Saturday, April 13, 2013

Open/Closed (Or, Dissertations in the Digital Age)

I've been having a conversation on Twitter with a colleague, and it's gotten to the point that I can no longer make my case in reasonable numbers of 140-character increments, so I've taken the liberty of moving the conversation over here to the blog. And hopefully, it will continue and draw in other participants in the comments feed. I'm curious to hear what others think about the question of making theses and dissertations more widely available than they are.

Let me start, then, with a bit of background for those who might be wandering into it over here for the first time.

About two weeks ago, I was more than a little dismayed to find this tweet in my Twitter feed:

After a panicked few minutes in which I made sure that the link did not actually lead to a PDF of my dissertation, per the terms of the embargo that I opted into when I filed, I replied with my dismay. I tried to keep the tone light, but I was really quite unhappy about this development:

Today, after finding that this colleague had tweeted someone else's thesis (an M.A.-level one in this case, I tweeted the following:

And this conversation ensued:

(Continued at Tweet Longer): @homophonous I appreciate your disagreement. I think the issue is a slant by academic readers to strictness that they tend to mistake for rigour. I think that's unfair. One should always be aware of what kind of piece one's reading--a thesis isn't a finished book. All steps matter. I'm always happy to correct myself and I'm happy to see גדולי הדור to correct themselves. Yaakov S. Spiegel is the quintessentially modest scholar who gets back to his own writings, acknowledges his misreadings and publishes his own corrections of himself.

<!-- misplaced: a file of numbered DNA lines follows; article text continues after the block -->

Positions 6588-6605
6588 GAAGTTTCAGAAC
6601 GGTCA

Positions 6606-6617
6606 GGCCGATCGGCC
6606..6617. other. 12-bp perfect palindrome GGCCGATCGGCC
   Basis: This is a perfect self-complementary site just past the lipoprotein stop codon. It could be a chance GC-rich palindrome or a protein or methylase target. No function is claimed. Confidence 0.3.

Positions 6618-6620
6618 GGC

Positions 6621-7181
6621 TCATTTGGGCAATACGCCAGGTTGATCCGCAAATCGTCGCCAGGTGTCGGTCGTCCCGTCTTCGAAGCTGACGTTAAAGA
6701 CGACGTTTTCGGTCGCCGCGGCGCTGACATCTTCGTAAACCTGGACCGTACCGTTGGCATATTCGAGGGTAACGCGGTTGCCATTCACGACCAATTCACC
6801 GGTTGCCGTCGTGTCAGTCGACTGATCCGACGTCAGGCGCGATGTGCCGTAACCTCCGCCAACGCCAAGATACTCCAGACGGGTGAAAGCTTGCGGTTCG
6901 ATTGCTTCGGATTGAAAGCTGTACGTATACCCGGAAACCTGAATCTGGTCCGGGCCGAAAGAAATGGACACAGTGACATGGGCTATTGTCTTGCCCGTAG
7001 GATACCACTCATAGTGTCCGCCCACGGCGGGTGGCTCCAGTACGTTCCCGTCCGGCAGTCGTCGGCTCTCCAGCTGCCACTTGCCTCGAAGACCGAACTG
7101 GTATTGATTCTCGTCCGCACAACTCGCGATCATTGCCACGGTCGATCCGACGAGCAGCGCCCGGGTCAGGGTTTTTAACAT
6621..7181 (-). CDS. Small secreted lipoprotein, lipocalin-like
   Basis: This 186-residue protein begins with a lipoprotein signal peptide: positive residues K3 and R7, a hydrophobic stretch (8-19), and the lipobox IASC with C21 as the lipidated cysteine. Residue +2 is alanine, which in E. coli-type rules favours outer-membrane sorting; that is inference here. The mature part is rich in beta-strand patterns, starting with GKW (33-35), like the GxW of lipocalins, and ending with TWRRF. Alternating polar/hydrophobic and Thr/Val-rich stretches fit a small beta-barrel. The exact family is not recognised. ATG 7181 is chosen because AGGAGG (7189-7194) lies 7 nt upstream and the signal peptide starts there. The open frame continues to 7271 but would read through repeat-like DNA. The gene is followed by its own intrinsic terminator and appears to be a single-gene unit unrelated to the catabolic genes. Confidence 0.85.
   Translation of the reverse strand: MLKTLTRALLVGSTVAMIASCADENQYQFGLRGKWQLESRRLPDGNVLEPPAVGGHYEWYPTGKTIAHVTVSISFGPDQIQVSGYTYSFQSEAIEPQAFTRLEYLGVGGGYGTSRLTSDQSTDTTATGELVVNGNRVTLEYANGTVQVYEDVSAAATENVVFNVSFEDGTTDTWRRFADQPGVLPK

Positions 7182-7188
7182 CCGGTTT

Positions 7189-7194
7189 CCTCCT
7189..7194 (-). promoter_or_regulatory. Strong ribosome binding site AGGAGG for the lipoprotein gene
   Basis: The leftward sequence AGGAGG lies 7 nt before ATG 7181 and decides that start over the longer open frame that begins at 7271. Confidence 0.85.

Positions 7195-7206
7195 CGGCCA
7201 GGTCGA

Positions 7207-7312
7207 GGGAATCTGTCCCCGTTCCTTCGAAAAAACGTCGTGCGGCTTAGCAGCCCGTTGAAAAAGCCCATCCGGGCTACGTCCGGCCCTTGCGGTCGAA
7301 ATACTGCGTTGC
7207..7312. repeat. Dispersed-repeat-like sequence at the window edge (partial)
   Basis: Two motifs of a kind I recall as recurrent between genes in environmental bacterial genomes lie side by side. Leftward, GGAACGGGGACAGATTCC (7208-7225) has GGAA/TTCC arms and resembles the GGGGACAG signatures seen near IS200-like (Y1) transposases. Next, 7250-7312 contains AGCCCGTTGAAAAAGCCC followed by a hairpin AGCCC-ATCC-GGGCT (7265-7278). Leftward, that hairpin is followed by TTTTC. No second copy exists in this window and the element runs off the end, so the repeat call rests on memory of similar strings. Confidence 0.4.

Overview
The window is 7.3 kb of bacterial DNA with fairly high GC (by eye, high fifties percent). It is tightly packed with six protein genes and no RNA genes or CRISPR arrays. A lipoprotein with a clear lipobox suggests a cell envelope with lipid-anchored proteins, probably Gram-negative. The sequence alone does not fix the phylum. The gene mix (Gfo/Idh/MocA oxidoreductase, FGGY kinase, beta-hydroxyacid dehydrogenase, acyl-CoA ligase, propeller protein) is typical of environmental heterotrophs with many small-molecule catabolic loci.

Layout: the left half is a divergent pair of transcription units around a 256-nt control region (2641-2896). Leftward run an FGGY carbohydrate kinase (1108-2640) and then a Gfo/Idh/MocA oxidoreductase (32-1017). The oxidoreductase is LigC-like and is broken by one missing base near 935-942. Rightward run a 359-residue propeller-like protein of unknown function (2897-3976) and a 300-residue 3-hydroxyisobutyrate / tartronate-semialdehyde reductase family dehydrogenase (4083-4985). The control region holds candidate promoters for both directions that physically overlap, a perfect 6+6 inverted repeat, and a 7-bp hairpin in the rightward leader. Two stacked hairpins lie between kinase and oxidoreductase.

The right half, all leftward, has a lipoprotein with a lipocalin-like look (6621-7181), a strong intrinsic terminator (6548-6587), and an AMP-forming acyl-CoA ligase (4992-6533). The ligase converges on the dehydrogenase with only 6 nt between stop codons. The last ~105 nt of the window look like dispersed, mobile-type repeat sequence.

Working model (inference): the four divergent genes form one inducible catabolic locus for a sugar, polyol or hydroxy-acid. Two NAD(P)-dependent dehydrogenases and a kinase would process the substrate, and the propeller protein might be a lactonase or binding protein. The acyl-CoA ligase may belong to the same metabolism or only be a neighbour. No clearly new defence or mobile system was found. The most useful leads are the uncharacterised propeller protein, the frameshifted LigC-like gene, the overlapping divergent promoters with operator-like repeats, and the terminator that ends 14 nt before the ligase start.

And now, to resume the conversation:

I see your point, but I still disagree on a number of counts:

First, I think you're imagining a scholarly audience that is much more charitable than, in reality, it is. If it were the case that dissertations could be read consistently with the attitude that you've alluded to, that they're unfinished work, my opinion might be different; but there are definitely plenty of scholarly readers out there who will take any excuse to slag off a colleague (and I hate to bring this into it, but that goes doubly when it's a young or a female scholar on the receiving end).

Then, there's the issue that you've correctly identified of the dissertation as unfinished work. And that really gets to the central point that I was raising earlier, that dissertations and theses should be considered as a special category. Some dissertations are good, some are bad. Some boldly push a field forwards while others are mere demonstrations that the author is basically capable of research and of handling texts or other relevant source materials. But all are unfinished. And given that caveat, people should have the option of not having their unfinished work publicized in social media, even if it is available to people who might either stumble across it or have a reason to go looking for it. Again, in an ideal world all dissertations would be amazing, valuable contributions to the scholarly conversation, but in reality, for any of many different reasons, that's not the case.

The scholarly ethic and the ethos surrounding the dissertation simply hasn't caught up to the technology. The doctoral dissertation as a form presumes that one copy will be on file in the basement of a dusty university library and that anyone who really, really needs or wants to read it can go visit that library or pay an exorbitant sum to UMI for a microfilmed copy. Digital archiving, which has been instituted only recently, makes what is automatically rendered an archaic form much more widely available. And in a situation like this, I think that the preference of the author caught in the technological interstice should be given some deference.

And finally, still in the technology vein, I'm not sure that simply tweeting a link to something actually counts as engaging in the scholarly conversation. It's less like critical engagement and more like putting up a neon sign that says, "Hey! Look!"

In sum: There are people out there who don't see this issue the way that you do, and I don't think it's up to you (or anybody, for that matter — I'm not trying to make this personal) to force them into the conversation in this way. If they want to join or if they want to allow you to bring them in, fine, but I also think that a desire not to have unfinished work that a person might or might not be happy with or proud of brought quite so front and center should be respected.

I'm not saying don't do it. I'm saying ask first.

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